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Hong Kong ‘faces worst crisis since handover’

Violent activities are intensifying and impact on society is spreading wider: China
Protesters focus the laser pointers to a newspaper as they try to burn it, during a rally to demonstrate against the arrests of people caught in possession of laser pointers that police classified as offensive weapons because of their ability to harm the eyes in Hong Kong, on Wednesday

Reuters   |   Hong Kong   |   Published 07.08.19, 07:51 PM

Hong Kong is facing its worst crisis since it returned from British to Chinese rule in 1997, the head of China’s Hong Kong and Macau Affairs office said on Wednesday, as more anti-government protests rocked the Asian financial hub.

“Hong Kong’s crisis ... has continued for 60 days, and is getting worse and worse,” Zhang Xiaoming, one of the most senior Chinese officials overseeing Hong Kong affairs, said during a meeting in the southern Chinese city of Shenzhen.

“Violent activities are intensifying and the impact on society is spreading wider. It can be said that Hong Kong is now facing the most severe situation since its handover,” he said.

Hong Kong has faced months of sometimes violent protests that began with opposition to a now-suspended extradition law and which have evolved into a direct challenge to the government of embattled leader Carrie Lam and calls for full democracy.

Hong Kong’s protests, which continued on Wednesday, pose a major challenge to Chinese President Xi Jinping who is grappling with a trade war with the US and a slowing economy.

Zhang held a forum on Wednesday to discuss the political crisis in Hong Kong which included Hong Kong delegates to China’s parliament, the National People’s Congress and China’s main consultative body, the CPPCC. No Opposition democratic figures or protest representatives were invited.

Speaking after the meeting, several attendees said Zhang cited speeches by former Chinese paramount leader Deng Xiaoping in 1984 and 1987 in which he said if “turmoil” occurs in Hong Kong, “the central government must intervene”.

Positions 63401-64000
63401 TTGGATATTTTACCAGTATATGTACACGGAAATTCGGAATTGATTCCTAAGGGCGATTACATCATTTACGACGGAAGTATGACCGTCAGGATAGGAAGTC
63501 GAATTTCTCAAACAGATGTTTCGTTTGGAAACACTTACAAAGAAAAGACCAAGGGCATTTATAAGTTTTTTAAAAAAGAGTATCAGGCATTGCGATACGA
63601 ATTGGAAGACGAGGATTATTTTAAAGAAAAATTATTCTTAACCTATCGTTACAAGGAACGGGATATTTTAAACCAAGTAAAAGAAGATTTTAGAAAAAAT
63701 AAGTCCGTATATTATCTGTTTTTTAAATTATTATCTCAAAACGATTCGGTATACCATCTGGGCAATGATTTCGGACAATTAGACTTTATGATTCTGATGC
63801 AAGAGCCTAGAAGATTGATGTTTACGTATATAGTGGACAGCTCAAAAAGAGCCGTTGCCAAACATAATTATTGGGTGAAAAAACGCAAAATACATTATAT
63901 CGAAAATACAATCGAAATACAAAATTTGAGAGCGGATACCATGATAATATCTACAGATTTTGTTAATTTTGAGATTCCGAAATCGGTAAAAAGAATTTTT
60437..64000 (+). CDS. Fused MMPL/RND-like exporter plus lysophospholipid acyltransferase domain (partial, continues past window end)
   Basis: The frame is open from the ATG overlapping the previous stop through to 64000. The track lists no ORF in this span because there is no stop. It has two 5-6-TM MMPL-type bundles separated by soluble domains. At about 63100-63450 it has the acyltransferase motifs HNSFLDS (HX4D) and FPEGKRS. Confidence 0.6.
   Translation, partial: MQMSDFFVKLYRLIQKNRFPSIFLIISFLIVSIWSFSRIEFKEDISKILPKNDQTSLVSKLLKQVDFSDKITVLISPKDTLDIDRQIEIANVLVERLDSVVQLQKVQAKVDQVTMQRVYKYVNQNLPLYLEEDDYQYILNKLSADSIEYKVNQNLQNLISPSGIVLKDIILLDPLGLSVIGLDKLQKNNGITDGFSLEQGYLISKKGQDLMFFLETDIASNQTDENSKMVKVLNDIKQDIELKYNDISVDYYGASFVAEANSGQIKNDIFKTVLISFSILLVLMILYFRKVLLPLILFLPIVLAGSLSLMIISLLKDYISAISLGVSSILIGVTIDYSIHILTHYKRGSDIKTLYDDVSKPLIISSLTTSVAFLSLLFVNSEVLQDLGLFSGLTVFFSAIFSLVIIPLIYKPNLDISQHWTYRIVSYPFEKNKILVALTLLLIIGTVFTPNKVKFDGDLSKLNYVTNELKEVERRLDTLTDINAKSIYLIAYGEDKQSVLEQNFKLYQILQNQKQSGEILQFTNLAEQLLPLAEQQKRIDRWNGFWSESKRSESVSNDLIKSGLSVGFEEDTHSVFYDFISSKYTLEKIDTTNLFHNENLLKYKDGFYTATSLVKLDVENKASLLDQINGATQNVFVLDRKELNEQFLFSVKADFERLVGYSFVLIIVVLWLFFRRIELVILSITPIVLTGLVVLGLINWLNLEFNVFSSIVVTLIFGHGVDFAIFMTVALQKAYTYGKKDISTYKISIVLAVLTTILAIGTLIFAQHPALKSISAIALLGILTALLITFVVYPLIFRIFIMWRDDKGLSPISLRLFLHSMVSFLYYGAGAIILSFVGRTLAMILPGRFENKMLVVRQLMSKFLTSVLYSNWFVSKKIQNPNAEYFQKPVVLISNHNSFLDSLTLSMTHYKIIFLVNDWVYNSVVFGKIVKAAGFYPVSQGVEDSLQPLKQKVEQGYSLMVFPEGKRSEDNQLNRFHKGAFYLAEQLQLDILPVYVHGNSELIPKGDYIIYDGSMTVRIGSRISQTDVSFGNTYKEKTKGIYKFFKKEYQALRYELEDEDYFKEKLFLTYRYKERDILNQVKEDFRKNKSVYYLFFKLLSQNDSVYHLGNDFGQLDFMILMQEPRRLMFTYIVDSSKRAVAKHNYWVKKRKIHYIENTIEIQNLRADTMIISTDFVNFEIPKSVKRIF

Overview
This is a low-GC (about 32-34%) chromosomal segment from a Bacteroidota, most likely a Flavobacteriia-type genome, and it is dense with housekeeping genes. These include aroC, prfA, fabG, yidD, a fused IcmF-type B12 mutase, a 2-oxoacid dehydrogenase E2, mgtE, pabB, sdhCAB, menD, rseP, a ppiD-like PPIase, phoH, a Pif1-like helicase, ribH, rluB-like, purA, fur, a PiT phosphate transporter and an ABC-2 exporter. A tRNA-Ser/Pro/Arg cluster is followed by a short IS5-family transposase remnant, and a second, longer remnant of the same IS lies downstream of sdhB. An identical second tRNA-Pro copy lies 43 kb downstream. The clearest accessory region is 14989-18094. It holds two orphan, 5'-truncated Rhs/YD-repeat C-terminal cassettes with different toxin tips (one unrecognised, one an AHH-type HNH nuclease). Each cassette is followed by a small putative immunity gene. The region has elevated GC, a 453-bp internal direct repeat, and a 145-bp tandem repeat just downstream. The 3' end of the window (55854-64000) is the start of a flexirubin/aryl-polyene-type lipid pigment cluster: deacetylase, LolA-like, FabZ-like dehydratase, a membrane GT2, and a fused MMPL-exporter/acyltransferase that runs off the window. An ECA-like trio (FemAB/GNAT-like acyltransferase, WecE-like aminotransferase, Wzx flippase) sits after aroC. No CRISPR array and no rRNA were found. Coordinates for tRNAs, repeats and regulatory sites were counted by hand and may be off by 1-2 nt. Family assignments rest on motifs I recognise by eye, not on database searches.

No specific mention, however, was made of deploying the People’s Liberation Army (PLA), which has a garrison in Hong Kong, to quell the unrest, with Zhang cited as saying Beijing remained confident in the Hong Kong government and local police.

Elsie Leung, a former justice secretary, said she felt that even if the PLA were deployed it would not conflict with Hong Kong’s “one country, two systems” by which it has been governed since 1997. “One country, two systems would continue,” she said.

In China’s sharpest rebuke yet of the protesters, the government warned them on Tuesday not to “play with fire” and called on Hong Kong citizens to protect their homeland.

The Global Times, a Chinese tabloid published by the Communist Party’s People’s Daily, showed a video on its official Twitter feed of of police officers taking part in an anti-riot training drill in Shenzhen, which borders Hong Kong.

The protests have drawn millions onto the streets in opposition to an extradition bill that would see suspects tried in mainland courts controlled by the Communist Party. Many feared it would undermine Hong Kong’s independent judiciary and was another step towards full mainland control of Hong Kong.

Several thousand Hong Kong lawyers dressed in black, marched in silence on Wednesday to call on the government to safeguard the independence of the city’s department of justice.

The city’s lawyers fear the justice department’s prosecutions of arrested protesters are taking on an increasingly political slant with over 500 arrests. A female lawyer who declined to be named said she was marching “to make sure the government knows that within the legal sector”. 


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